A chapter on Strategic thinking centres on a weak reinterpretation of the four Ps and an even weaker synopsis of the Dove Self-Esteem case history. The next chapter, entitled Your window on the digital world, trots through the essentials of why you need a website and how to think about building one; although you’d not get very far on the doing if the sum of your website building knowledge was that derived solely from within these pages. The ‘Johnson box’ treatment is given to Jakob Nielsen's Top Ten Mistakes in Web Design and to a limp IKEA case study. And I'm afraid that's pretty much the pattern for the rest of the book.
Search is given the strongest treatment, and for readers who haven't yet ‘found’ search marketing, it's a pretty friendly but superficial run though the key components. I actually quite liked the gentle and non-threatening tones in which the authors skimmed this rising behemoth of marketing disciplines. One of the authors, Damian Ryan, offers some casual and undeveloped thoughts on the future of search, questioning whether search engines are actually doing anything more than reinforcing already established brand pecking orders and dominance. Do they yet provide decent visibility for subservient brands is the inference?
A goodly 27 pages are dedicated to Website intelligence and return on investment. Augmenting the anodyne canter through KPIs and log files is a short section on A/B split and multivariate testing. While not news to this journal's seasoned readers, at least it provides a decent disciplinary fix for the novice digital marketer. The cameo by Richard Foan, Managing Director of ABCe, provides a gentle reminder of efforts to measure digital media audiences — although for most of us, it will be campaign direct response results that will render the most important measures.
In contrast to PPC and e-mail clickthroughs, Social media, Online PR and Affiliate marketing are perhaps the less easily graspable of the new stable of digital media (channels?) — certainly in terms of delivering tangible marketing outcomes. In the same ‘lite’ and superficial style as earlier chapters, these topics are introduced and the marketing opportunities summarised.
And so to the final chapter, in which the authors pledge to describe the key trends shaping the digital marketing landscape, how the relationship between consumers and marketers is evolving, and the main challenges for digital marketers over the next 3 years? The answers: word of mouth, search, mobile, behavioural tracking and measurement, in-game advertising and holistic marketing. So now you know.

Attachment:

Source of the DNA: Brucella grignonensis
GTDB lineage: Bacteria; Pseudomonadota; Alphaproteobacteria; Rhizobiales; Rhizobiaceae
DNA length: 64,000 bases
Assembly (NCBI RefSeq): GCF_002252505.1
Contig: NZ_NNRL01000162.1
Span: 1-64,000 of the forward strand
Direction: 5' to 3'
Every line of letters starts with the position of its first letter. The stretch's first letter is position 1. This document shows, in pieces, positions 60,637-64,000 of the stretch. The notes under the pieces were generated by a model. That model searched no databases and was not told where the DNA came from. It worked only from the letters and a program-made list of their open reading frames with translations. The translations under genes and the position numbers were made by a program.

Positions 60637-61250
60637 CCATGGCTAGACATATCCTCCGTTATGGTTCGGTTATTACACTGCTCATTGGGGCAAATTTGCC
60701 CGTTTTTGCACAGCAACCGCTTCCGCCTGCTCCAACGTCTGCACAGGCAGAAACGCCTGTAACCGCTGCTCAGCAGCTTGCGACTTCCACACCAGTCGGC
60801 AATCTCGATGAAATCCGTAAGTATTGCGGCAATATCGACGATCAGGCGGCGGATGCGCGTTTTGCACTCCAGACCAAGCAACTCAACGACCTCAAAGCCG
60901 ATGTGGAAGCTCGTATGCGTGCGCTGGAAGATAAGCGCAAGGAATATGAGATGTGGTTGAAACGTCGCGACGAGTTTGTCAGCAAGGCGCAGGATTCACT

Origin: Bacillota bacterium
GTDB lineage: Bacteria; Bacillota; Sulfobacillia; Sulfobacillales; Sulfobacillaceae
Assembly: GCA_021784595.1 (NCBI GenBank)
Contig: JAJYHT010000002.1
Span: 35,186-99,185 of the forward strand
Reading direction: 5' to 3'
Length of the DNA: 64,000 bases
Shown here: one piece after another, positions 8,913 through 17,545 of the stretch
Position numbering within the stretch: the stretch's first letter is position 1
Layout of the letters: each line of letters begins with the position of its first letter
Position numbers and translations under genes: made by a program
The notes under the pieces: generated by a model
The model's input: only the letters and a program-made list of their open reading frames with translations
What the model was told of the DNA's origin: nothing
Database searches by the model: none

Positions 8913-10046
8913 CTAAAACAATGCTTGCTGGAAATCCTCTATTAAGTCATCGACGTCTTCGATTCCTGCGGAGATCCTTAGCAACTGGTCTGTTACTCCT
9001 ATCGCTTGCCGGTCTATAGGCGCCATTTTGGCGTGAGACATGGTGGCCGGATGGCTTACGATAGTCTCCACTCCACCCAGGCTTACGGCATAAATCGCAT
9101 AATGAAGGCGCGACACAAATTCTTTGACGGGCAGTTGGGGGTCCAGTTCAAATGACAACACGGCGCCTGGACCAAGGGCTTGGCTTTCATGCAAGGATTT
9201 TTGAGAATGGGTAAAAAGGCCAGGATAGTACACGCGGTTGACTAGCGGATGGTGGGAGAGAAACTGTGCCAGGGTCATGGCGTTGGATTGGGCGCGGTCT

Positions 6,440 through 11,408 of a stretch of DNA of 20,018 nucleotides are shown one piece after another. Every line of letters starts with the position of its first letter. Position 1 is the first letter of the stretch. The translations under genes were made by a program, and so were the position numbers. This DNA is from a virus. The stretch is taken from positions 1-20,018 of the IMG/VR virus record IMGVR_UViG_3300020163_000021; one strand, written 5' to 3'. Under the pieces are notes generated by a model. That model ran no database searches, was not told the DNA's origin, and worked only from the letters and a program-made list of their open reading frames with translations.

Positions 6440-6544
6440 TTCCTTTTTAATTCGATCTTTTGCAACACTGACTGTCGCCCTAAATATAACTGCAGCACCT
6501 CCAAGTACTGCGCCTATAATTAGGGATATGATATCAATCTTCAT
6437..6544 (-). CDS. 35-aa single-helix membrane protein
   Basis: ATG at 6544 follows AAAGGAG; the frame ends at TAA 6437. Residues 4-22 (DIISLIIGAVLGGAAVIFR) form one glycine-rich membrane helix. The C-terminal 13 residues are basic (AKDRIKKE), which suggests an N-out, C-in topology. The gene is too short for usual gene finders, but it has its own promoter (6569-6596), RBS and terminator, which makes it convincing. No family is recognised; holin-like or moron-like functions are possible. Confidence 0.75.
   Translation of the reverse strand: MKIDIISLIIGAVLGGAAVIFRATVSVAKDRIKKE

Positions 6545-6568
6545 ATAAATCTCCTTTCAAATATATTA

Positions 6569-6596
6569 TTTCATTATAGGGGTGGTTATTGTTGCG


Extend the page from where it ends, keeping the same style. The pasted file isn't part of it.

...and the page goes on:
You'll have been rather better informed by listening to recent radio coverage (for example, 4 February 2009, BBC Radio 5) in which the next revolution in digital technology is described as moving us from ‘arms-length’ to ‘in-your-face’ applications. Rather than mice, keyboards and even touch screens with which to interact with the bits and bytes, we'll be wearing non-opaque visors (just like sunglasses) to immerse in the cyber environment simultaneously with the real one. With such accessories, we'll view web pages, films, live images, search results, virtual maps (in the form of in-person sat nav), as well as dynamic 3-D imagery. Sensory applications will enable us to interact with intelligent game and advertising avatars who learn and modify their behaviour through contact with external stimuli and inputs. Now that's the future of digital, and thus something of the future of digital marketing.
As you'll surmise, this book does not live up to its own hubris. It does not fulfil its promises. And as for that elusive USP? Well, if you are looking for detailed knowledge on how to do digital marketing, then consult the oracle in the form of Mr Chaffey and chums. Or take an IDM digital marketing qualification! If you want to ‘harness the power of digital media and use it to achieve the utmost success in business, now and in the future’, then you'll have to read an awful lot more books. And just what target reader will find this book useful? Perhaps the busy CEO of an SME who needs a heads up on today's marketplace and a quick introduction to the not-so new opportunities of digital marketing. In which vein, I believe this book should be entitled, ‘A gentle stroll through today's municipal digital marketing park for newcomers to town who need a tourist map’.
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Morris, N. Understanding Digital Marketing: Marketing Strategies for Engaging the Digital Generation. J Direct Data Digit Mark Pract 10, 384–387 (2009). https://doi.org/10.1057/dddmp.2009.7